Drawing peacock feathers in colored pencil is not as difficult as many beginners might think! Although it looks complicated, when you break it down to basic shapes, the subject becomes simple and fun to draw in color.
Start with a picture
A good setup is the key to an accurate drawing, and having a few peacock feathers (even if they're fake) can help quite a bit. Using a directional light that gives you some shadows, take a close-up picture of your subject.
Consider the color and tone of your background at this step. Light or dark? Empty or with some pattern in it? The peacock feathers look complicated enough, so place them against a non-intrusive background space, if you are a beginner.
Understanding basic structure
Let's look at the basic structure of a peacock feather. You can easily break down a complex feather into a few simple shapes. Always start sketching by placing a directional line first (here, it's vertical), and then drawing shapes along the line to get the right length and rotation of the object.
Make an outline drawing using an HB graphite pencil . Softer pencils might leave grease and residue, so a harder pencil is ideal. Tap the lines with a kneaded eraser to make them as light as possible and acheive that feathery look.
Start shading the darks. Mark the peacock feather's "eye" with a medium blue pencil (I used Prismacolor Premier indigo blue). Place soft but dark line outline on the feathers. Mark the second darkest spots on the feathers. Here, I use black grape colored pencil at the top of brown area.
Fill in the aquamarine part around the "eye." Add browns around it. I used warmer browns on the left peacock feather and cooler browns on the right. Finally, pick the greens according to your picture. I made my greens colorful by adding a little bit of brown and yellow shading over the greens.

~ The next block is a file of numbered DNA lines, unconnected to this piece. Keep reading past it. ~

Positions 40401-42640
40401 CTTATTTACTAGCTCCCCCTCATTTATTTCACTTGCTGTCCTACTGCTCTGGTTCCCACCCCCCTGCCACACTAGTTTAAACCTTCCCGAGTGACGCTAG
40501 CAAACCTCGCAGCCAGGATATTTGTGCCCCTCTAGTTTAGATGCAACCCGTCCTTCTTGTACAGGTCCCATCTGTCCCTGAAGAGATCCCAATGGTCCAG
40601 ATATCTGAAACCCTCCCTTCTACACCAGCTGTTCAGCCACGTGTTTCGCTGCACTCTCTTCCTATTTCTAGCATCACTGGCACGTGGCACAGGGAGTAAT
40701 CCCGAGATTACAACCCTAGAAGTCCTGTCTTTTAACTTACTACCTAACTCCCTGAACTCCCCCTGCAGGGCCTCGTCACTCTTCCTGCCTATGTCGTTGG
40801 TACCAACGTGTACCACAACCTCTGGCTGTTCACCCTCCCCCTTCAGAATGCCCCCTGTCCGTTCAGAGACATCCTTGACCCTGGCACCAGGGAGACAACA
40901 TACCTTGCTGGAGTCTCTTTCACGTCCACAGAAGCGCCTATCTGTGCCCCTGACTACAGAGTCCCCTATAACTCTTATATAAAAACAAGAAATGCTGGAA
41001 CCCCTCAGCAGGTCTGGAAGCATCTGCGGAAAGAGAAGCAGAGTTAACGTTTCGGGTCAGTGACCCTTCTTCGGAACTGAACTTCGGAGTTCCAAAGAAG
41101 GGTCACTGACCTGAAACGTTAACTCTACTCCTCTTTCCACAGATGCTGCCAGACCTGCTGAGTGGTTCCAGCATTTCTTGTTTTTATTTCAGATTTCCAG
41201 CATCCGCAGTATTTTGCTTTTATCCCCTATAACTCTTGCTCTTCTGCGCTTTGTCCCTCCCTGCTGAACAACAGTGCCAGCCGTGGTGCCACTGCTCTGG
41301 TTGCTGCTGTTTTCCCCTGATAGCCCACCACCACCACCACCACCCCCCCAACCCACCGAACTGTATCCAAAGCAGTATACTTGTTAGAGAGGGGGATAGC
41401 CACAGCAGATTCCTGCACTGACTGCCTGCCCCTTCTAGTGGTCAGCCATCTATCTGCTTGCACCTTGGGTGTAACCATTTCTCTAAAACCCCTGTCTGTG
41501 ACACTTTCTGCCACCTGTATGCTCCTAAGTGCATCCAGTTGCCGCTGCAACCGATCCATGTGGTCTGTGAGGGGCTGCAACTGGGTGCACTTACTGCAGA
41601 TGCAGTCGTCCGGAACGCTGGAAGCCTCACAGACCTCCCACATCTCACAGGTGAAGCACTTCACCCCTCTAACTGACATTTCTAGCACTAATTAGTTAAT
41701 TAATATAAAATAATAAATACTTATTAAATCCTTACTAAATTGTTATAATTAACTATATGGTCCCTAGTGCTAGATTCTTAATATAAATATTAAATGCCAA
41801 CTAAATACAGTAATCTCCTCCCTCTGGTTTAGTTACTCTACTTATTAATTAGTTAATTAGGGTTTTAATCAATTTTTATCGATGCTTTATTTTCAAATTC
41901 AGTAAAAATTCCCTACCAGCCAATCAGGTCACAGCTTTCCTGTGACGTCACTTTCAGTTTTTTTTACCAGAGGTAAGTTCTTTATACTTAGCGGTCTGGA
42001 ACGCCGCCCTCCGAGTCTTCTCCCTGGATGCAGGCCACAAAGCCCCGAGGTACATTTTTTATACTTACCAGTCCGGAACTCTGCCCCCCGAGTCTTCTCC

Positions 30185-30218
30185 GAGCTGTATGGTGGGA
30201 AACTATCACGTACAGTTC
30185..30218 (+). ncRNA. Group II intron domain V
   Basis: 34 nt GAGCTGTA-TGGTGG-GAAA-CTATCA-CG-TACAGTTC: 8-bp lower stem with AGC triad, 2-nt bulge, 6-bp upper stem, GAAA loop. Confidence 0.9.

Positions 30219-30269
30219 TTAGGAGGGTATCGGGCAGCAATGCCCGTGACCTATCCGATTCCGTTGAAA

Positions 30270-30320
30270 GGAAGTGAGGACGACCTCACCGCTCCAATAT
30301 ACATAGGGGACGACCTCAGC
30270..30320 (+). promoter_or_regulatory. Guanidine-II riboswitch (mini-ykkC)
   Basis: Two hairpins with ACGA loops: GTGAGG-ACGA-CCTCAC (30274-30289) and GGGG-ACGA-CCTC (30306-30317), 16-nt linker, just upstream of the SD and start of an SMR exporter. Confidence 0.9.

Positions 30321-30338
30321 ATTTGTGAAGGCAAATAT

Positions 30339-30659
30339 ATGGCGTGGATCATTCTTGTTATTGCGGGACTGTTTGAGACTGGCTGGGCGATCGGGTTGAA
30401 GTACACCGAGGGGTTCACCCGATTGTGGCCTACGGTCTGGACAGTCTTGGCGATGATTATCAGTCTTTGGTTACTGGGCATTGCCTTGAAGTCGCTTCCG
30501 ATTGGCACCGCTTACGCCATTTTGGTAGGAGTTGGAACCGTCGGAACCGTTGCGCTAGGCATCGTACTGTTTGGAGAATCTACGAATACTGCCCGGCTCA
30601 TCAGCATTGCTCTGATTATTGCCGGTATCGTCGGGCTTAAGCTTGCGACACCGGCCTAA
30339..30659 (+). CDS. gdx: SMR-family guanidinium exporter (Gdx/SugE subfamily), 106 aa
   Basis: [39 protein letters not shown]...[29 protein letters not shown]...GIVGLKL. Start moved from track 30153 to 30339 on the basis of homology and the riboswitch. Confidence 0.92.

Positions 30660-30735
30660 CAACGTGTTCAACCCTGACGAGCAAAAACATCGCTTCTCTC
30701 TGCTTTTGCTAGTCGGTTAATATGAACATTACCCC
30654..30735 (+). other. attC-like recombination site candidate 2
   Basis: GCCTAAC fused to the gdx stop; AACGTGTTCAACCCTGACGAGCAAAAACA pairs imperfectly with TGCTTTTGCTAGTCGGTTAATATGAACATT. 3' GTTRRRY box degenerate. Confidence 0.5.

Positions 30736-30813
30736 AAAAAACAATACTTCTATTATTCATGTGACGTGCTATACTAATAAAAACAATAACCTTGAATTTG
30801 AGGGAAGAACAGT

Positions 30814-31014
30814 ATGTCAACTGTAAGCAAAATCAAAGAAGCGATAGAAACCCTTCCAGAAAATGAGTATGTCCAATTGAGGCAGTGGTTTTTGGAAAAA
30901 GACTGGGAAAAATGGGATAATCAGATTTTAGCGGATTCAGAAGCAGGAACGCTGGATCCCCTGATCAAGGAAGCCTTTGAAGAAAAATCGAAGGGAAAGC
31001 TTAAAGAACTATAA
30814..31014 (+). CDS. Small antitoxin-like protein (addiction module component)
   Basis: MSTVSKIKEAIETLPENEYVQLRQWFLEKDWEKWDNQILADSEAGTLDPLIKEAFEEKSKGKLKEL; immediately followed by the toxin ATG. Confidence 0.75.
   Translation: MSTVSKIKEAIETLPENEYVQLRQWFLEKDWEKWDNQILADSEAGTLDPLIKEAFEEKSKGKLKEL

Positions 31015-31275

Add a light cast shadow behind the feathers.
There are three components to making a peacock feather look realistic: the outline drawing, the color and the type of shading. Every object has a specific texture that you aim to depict through shading.
In this demonstration, the object is divided into several color groups, each having its specific stroke to show the texture of the feather's bristles. For instance, the aquamarine section has longer strokes going left and right. The brown section has shorter strokes, and the long green feathers consist of numerous tiny short strokes. Pay attention to texture and always think how you can convey it on paper.
Peacock feather drawing inspiration
In this drawing, the peacock feather is illuminated by a warm, electric light coming from the left, and thus it has warmer colors overall. The brown part has some warm yellows and the greens lean towards the warm color temperature, too. A lighter, flat background color makes it stand out.
While the previous drawing was completed on white paper, I drew this one using lightfast colored pencils on Ampersand Pastelbord , which is a durable and archival surface with a gray color. It's quite tricky to draw on such boards for beginners, so I recommend drawing on smooth white paper before drawing on color paper of medium tone. Colored pencil colors tend to "react" to certain color papers and thus look more vibrant.
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